Then up to Rocchetta Nervina where I spent some years as a child. In the restaurant Saturday night and it was 10 minutes before the owner recognised me, its a nice feeling to feel at home in several different places and be accepted. A fantastic meal during which a heavy rainstorm started, there was nothing for it but to carry on drinking wine but after the third bottle we borrowed an umbrella and headed back to our Hotel. Sunday morning I bumped into Francesca just outside the Hotel, I've known her a few years now as she came to visit me whilst studying English for a year in Glasgow (which I always thought was funny, not sure English is what's spoken there) A day to visit the cemetery and remember all those who have passed away who formed a part of my life then back to the cafe, more vino, more superb food.
Monday the run up to Monza to meet up with Barbara and Riccardo who we met on the Belgium ferry a month ago, the run was a bit scary as our hire car (Citroen C3) handled like a Jelly on the twisty and narrow Autostrada Di Fiori. Riccardo picked us up at our hotel and we went to their place for a marvellous dinner and vino, a fantastic night and I'm sure we'll meet up again soon. The run back to the Hotel was interesting as we passed some African ladies of the night touting for business just near out hotel, now we know why Riccardo took us back to the hotel, there does seem to be a bit of an issue with prostitutes and pimps here, I'm sure its just as scary for the ladies, a sad and dangerous way to make a living on the streets.
Tuesday lunch in Lecco and once again noticeable groups of North Africans hanging around the car parks trying to sell rubbish to survive, I'd never seen that so far North before and its obviously the refugee / migrant numbers landing in Italy in huge numbers making their presence felt everywhere. Italy seems to be bearing the brunt of the problem, something needs to be done but I'm not qualified to make a decision on an issue which will very soon affect all of Europe.
On to the Guzzi factory at Mandello Del Lario, waiting for the museum to open George Ogg from Edinburgh appeared with a "hello Gino", small world indeed, the obligatory museum tour and then a visit to Agostini's to buy overpriced T shirts, lucky we were limited with hand luggage otherwise I may have left several hundred Euro's poorer groaning under the weight of Guzzi spares!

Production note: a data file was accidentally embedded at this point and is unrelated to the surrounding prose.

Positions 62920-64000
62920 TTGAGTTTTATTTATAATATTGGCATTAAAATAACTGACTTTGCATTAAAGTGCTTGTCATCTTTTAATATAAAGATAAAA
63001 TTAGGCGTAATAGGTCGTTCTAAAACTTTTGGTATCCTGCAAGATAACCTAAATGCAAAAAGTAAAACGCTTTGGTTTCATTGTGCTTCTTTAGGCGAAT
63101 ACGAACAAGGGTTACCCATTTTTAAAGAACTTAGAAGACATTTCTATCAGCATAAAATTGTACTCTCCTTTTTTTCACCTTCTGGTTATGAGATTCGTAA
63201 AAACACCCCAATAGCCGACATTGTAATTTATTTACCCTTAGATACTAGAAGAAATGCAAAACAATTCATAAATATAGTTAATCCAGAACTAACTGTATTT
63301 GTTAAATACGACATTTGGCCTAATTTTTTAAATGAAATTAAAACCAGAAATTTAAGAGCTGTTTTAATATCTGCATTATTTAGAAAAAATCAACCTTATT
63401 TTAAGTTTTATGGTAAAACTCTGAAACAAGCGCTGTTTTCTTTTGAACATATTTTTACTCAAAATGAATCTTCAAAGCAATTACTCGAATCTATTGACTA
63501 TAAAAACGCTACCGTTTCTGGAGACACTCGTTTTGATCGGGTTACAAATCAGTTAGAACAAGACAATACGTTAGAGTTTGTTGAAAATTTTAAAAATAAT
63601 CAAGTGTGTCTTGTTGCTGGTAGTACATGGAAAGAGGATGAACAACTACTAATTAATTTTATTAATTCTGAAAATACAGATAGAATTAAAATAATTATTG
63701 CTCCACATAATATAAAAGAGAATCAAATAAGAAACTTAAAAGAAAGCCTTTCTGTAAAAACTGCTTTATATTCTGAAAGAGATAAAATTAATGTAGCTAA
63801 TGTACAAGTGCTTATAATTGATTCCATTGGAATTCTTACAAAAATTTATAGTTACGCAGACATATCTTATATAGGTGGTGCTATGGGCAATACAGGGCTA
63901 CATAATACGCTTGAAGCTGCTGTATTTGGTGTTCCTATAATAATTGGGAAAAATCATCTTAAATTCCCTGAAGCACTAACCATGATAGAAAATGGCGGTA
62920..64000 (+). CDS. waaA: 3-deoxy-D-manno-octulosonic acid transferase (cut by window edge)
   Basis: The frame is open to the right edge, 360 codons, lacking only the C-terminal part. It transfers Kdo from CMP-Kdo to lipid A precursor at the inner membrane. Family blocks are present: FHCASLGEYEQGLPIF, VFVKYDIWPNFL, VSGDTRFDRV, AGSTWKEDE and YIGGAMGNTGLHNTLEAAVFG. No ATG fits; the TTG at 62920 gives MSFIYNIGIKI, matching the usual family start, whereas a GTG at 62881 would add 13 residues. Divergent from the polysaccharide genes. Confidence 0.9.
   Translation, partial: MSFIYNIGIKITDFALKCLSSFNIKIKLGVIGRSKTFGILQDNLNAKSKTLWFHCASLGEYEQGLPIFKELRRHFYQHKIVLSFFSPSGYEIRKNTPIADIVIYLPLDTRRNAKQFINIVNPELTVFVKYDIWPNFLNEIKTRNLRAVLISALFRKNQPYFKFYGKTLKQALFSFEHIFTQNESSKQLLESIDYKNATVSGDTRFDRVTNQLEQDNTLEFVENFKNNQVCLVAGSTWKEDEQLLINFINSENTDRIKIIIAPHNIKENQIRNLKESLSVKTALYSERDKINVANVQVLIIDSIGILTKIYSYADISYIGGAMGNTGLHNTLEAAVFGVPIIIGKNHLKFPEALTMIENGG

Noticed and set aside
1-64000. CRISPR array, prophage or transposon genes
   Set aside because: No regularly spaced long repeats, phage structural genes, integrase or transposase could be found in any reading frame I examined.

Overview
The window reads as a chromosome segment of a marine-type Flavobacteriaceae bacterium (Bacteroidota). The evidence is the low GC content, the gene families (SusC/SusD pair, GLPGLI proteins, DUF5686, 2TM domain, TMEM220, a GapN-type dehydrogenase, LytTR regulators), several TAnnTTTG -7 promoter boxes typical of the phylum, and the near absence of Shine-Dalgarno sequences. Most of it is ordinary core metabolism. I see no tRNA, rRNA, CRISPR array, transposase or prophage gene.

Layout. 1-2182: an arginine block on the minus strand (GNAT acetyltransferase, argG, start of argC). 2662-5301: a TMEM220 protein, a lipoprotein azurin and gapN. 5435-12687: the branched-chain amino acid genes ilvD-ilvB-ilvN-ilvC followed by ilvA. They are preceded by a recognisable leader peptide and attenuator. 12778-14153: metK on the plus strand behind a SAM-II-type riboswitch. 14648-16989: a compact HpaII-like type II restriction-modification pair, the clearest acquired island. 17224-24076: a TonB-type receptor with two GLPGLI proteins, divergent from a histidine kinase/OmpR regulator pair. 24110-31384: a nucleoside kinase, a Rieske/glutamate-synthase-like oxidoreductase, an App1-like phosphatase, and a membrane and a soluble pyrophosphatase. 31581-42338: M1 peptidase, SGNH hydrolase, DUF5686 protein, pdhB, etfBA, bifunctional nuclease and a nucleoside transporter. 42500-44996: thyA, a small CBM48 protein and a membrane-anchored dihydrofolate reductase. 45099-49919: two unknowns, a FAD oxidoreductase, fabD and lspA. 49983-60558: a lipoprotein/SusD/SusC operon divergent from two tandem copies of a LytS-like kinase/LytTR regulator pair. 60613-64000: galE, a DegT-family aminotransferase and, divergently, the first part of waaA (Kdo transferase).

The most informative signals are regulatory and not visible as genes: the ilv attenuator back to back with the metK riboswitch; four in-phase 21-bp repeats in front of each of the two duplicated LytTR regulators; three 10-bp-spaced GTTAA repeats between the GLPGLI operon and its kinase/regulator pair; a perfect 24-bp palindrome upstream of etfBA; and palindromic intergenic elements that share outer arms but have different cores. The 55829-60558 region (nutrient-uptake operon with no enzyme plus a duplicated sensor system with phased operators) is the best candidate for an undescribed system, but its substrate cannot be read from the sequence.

Two nights in the fantastic Bellagio where I met fellow travellers Gene and Neda from Canada on their round the world motorcycle trip (, I recognised them from their internet posts so it was weird meeting up by chance.
A return to Rocchetta for some more visiting then a night in Nice and then a flight home, a short week, plenty sunshine, plenty vino, excellent food and great company, back to reality tomorrow! 
Lunch with this backdrop, not bad!
Strange to see a namesake's name on a memorial
I've got a photo of me taken here when I was around 4 years old, I was smaller and cuter then!
The plaza has been restored nicely
Nice interior of one of the several chapels in the village
The old home town looks the same............
Wonderful hosts Barbara and Riccardo in Monza
Pretty place
Surprise meet with George outside the famous gates to the Guzzi Factory
The first bike made commercially
Used by the Finnish police, note the ski's
3 cylinder Overhead Cam racer from 1940
For the Falcone fans!
2 floors of this, excellent
V twin long before Ducati done it
Factory wind tunnel helped develop fairings
The famous V8 500 
The first one made, the bike that started it all
Arriving in Bellagio
Pretty, and pretty steep
Beer before the Antipasta
Gene and Neda
Lago Di Como, sublime
Always steps though
So one must take rest
Lightning at night saved watching TV
Next day sunny again
Back in Rocchetta with Tina & Luigi
And a surprise meeting with a lady who went to school with me here (P1)
I eat Antipasta twice just because it is so nice.........
A visit to see Bruno
Nice, very Nice 
Naked men statues abound
Not long till the plane home